Seventh based on the first runs in Q3, he nailed what team principal Andreas Seidl called a “very special” lap, with wheelspin off the last corner the only small error. That put him ahead of several cars the McLaren should have been behind.
Held fifth early on after losing places to Sainz and Perez – blaming the latter for forcing him wide – and having made a relatively early stop to switch from softs to hards, cycled back through to the same position during the flurry of VSC pitstops. He wasn’t far behind Sainz, albeit without posing any obvious threat, when he suffered a front-left puncture and had to stop again. That dropped him to ninth, although he subsequently passed Ocon and picked up a place when Perez retired to take seventh.
VERDICT: Starred in qualifying and was destined for fourth before the puncture.
Started: 15th Finished: 11th
Vettel seemed to spend most of Q1 and Q2 being frustrated by traffic, which wasn’t an unreasonable reaction given he was impeded by Ocon in Q1 – although in Q2 he was investigated for impeding Gasly at Turn 1, something he was not penalised for.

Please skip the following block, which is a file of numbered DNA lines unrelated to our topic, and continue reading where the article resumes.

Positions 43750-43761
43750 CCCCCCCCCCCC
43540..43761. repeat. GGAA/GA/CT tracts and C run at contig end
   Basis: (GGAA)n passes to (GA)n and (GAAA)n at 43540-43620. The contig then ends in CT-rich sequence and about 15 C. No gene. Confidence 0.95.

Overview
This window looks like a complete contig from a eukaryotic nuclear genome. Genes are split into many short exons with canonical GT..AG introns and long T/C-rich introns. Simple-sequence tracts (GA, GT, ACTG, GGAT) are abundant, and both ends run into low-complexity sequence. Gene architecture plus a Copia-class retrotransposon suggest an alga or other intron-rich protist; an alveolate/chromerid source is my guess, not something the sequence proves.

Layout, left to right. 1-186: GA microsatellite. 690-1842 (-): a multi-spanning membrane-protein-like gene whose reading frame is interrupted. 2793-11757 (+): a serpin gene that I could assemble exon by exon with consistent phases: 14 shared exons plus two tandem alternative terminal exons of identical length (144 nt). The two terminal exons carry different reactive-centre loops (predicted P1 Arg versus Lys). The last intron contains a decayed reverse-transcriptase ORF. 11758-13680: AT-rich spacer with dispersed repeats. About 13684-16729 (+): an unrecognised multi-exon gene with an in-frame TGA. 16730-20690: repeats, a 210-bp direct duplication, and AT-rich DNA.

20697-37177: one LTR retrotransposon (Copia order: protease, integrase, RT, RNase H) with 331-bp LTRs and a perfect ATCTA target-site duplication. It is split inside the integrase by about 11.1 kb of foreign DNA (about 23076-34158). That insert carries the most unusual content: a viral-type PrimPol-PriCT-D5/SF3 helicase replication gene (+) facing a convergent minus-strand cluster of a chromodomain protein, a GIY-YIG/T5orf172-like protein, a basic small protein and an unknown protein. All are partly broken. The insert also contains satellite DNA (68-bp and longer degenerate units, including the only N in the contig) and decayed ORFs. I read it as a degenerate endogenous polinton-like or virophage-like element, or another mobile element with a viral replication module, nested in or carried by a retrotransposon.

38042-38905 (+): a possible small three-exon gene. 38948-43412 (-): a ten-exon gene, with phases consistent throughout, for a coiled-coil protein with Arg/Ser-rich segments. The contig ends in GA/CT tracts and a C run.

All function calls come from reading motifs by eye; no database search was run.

That meant Vettel didn’t produce the pace he might have done in Q2, although Stroll looked like he might just have the edge on speed anyway.
Passed Stroll into Turn 6 on lap five to run 14th and was 13th having made his sole pitstop on lap 23 when he opted to stay out under the late safety car. Perez’s retirement handed him one position, with Ricciardo’s late pitstop another, as Vettel benefitted from being waved past the safety car to ensure he was out of reach of the trio of cars restarting behind him on fresh rubber.
VERDICT: Beaten by Stroll in a messy qualifying session, but passed and beat him in the race.
Started: 13th Finished: 13th